Readers have their say on how to fix Britain after Brexit.
I think Ian Dunt’s list has some excellent ideas (“15 ways to fix Britain”). However, I take exception to the idea that the only issue with British ‘citizenship’ is its prohibitive cost for new applicants.
The fact is, that having now ceased to be a citizen of Europe (losing all the rights and protections this status afforded me) through no fault of my own and against my wishes, I am once again a subject of Her Majesty the Queen. Citizen in name only.
This fundamental difference, truly a reflection of the ongoing feudal division in British society, is what needs to be fixed and urgently.
As a British citizen in name only I cannot appeal to any charter of rights.
The government will not give a straight answer as to whether it plans to repeal the ECHR although its stated aim is to develop a bill of rights, at some future date.
I would appreciate an in-depth examination of this issue in your magazine to highlight the differences between being a European Citizen, versus a UK citizen.
Surely Ian Dunt could have found space for a way to accelerate to a carbon-neutral economy. Not a single one of his otherwise thought-provoking “15 ways…” will have the slightest relevance to our grandchildren if we leave them a planet in tatters.
Of course addressing climate change would need much closer international co-operation and agreement, especially with our closest neighbours. Perhaps that’s something your paper might be interested in promoting!
Shepton Mallet, Somerset
I’m sorry, but too many of Ian Dunt’s ideas haven’t been thought through and would probably be disastrous. Universal basic income would destroy the incentive to work in lower paid jobs, that most of us have had to do at some time. There’s actually nothing wrong with working at (say) McDonalds – and getting experience of workplace discipline and teamwork, a credit record and the start of a working CV.
Revaluing council tax according to recent house prices might be good for town hall fat cats, but would be bad for everyone else except the genuinely wealthy. My parents worked and saved all their lives (they never took holidays) to eventually live in one of the best areas on the south coast on their state pensions. Savings and investments have become an almost impossible jungle for many, so let’s not rip up the one outstanding success where ordinary people can still climb the property ladder and enjoy the fruits of their labour.
Ian Dunt does not cite the removal of fee paying primary and secondary education as one of his ways to fix Britain.
Wealthier parents being able to access better resourced education for their children also narrows their children’s circle of friends, foreshortening their view of society. It is the keystone supporting the arch of privilege, inequality and division.
Of the five Conservative leadership contenders in the televised debate only one attended a state school while two were Old Etonions. One is now prime minister.
It is perhaps illustrative of the limited intentions of R.A. Butler’s 1944 Education Act that his great nephew is now the leader of the established church.
The way to fix this and actually achieve Tony Blair’s “education, education, education” is by “taxation, taxation, taxation”.
Those who advocate legalising drugs could be in danger of forgetting what we used to have. Conan Doyle’s Sherlock Holmes story “The Man With The Twisted Lip” vividly describes what may once have been a common sight: “Isa Whitney… was much addicted to opium. The habit grew upon him, as I understand, from some foolish freak when he was at college; for having read De Quincey’s description of his dreams and sensations, he had drenched his tobacco with laudanum in an attempt to produce the same effects.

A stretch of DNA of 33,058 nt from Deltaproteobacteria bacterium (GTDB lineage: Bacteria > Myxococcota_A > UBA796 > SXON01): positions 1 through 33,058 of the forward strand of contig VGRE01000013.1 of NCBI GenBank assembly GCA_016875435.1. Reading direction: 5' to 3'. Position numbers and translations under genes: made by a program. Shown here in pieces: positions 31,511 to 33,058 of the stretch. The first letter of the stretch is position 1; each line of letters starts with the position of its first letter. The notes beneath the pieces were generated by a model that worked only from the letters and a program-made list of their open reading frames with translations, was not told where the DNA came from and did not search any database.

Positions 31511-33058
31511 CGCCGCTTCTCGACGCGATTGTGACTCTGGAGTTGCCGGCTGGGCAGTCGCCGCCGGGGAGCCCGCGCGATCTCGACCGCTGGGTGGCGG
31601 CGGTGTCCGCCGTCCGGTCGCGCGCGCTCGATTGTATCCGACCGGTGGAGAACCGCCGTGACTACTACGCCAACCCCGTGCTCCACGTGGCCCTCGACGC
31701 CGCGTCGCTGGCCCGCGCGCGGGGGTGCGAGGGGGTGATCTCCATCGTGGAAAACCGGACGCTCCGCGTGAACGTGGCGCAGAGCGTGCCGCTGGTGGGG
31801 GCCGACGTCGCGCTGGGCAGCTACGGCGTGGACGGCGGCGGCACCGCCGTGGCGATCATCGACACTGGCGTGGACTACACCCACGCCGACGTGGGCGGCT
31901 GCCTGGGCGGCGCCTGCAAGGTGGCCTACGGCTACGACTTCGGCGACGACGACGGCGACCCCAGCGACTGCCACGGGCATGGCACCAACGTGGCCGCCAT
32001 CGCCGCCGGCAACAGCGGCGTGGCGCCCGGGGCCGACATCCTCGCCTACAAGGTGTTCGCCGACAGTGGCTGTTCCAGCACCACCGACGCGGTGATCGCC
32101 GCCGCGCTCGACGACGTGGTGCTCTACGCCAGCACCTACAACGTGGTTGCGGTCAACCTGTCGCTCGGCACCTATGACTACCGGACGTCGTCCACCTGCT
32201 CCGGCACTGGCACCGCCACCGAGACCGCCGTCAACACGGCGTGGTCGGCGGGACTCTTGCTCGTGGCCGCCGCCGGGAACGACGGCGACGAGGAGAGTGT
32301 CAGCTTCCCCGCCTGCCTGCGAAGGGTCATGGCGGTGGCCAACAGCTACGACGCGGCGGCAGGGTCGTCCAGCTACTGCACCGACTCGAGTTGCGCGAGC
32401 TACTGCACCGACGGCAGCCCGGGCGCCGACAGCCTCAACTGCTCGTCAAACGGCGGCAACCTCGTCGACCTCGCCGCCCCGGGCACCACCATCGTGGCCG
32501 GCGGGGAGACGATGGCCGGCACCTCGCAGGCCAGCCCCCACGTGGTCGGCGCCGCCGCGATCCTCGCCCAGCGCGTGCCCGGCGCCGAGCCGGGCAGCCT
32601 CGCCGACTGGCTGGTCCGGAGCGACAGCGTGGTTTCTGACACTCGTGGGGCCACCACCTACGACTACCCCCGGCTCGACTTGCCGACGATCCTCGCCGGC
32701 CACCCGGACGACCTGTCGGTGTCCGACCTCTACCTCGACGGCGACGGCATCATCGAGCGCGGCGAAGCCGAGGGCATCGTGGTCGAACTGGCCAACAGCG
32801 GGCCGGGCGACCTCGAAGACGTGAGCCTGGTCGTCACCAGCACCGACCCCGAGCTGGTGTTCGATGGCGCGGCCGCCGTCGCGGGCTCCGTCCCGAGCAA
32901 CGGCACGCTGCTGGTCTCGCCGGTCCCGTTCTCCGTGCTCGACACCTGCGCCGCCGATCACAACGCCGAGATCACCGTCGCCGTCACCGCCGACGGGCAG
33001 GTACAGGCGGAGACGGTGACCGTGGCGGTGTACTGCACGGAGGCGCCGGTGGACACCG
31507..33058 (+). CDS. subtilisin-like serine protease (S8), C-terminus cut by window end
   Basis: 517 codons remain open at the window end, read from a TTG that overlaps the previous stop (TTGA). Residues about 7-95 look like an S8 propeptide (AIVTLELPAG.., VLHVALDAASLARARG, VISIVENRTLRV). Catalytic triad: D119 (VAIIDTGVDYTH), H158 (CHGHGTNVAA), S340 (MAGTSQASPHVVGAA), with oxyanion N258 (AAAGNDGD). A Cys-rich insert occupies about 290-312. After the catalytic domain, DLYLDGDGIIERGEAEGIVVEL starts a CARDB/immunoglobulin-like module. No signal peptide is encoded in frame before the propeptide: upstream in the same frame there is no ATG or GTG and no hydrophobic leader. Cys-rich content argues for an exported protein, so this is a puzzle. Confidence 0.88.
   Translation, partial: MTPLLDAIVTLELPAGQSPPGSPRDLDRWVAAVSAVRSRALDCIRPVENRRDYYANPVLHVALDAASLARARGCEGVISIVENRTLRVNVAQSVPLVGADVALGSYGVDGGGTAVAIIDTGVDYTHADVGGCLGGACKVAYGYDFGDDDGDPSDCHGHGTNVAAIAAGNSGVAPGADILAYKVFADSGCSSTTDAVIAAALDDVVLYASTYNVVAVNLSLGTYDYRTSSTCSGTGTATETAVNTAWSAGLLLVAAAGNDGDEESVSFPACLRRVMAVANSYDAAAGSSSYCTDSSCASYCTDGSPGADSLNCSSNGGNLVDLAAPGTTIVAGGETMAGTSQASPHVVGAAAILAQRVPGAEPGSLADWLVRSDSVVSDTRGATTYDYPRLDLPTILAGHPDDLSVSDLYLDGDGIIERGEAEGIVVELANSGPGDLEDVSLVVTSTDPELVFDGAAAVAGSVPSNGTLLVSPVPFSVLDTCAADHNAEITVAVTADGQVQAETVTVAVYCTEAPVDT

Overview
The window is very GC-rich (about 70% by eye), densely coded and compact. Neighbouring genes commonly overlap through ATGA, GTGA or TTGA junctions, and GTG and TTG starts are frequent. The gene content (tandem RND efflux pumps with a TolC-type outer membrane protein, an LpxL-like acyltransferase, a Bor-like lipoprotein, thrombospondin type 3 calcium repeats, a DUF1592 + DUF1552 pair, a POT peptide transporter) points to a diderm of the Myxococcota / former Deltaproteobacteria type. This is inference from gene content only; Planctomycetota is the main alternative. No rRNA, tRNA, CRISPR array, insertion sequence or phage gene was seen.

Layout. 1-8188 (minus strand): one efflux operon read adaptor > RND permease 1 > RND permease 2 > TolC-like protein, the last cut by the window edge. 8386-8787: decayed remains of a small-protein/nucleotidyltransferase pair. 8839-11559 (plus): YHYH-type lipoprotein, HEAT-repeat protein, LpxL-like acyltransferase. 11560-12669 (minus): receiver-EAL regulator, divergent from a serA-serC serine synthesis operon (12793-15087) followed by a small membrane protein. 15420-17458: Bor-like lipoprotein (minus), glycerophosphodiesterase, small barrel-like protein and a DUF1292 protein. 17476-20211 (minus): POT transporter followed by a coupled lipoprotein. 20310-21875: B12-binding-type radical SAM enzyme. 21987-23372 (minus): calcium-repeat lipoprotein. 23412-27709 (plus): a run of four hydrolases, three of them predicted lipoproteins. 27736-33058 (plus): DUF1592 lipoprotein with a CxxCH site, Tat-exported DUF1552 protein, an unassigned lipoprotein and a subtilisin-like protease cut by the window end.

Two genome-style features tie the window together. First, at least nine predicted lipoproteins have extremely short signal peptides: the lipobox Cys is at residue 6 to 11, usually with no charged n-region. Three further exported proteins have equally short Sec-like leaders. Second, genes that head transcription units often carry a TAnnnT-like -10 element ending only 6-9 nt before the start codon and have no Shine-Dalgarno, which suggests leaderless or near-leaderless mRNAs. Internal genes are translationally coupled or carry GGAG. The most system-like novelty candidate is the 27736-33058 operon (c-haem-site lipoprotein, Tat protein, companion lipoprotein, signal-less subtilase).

“He found, as so many more have done, that the practice is easier to attain than to get rid of, and for many years he continued to be a slave to the drug, an object of mingled horror and pity to his friends and relatives. I can see him now, with yellow, pasty face, drooping lids, and pin-point pupils, all huddled in a chair, the wreck and ruin of a noble man”.
Bourne End, Bucks
I agree with all of Ian’s “15 ways”, but would like to add a few comments…
The current exam system needs to be reformed. So much of GCSEs and A-levels test a student’s ability for short term memorisation and regurgitation of facts, without necessarily measuring his/her underlying skills or deeper understanding of the topic. Exams could be replaced by regular assessment of their progression in a subject, with them able to move on to the next appropriate stage when and if they’re ready.
The article was interesting reading. Wouldn’t the country be transformed if we could get even some of those fixes introduced!
Whilst Ian Dunt raises some interesting points, I wonder how long it will be before Britain is ready to face up to the truth? The truth that Britain is a densely populated country that physically cannot be a nation of individuals.
Mr Dunt touches on transport within his list, but the fact remains that Britain’s roads are among the most abysmal for volume in Europe. The British need to face up to this, and then get out of their motorcars, and instead of ducking away from each other, become more neighbourly.
So that the car will no longer be deemed essential for independence, but that it will be viewed as a matter of shame within families to have more than one in the driveway.
With every point in this article I couldn’t agree more. In fact I agree with all of Ian Dunt’s articles. No other writer can explain with such eloquence and deep knowledge the lunacy and absurdity of Brexit and on many other issues. I am a devoted fan.
Gioia Meller Marcovicz
• Have your say by emailing firstname.lastname@example.org. Our deadline for letters is Tuesday at 9am for inclusion in Thursday’s edition. Please be concise – letters over five paragraphs long may be edited before printing.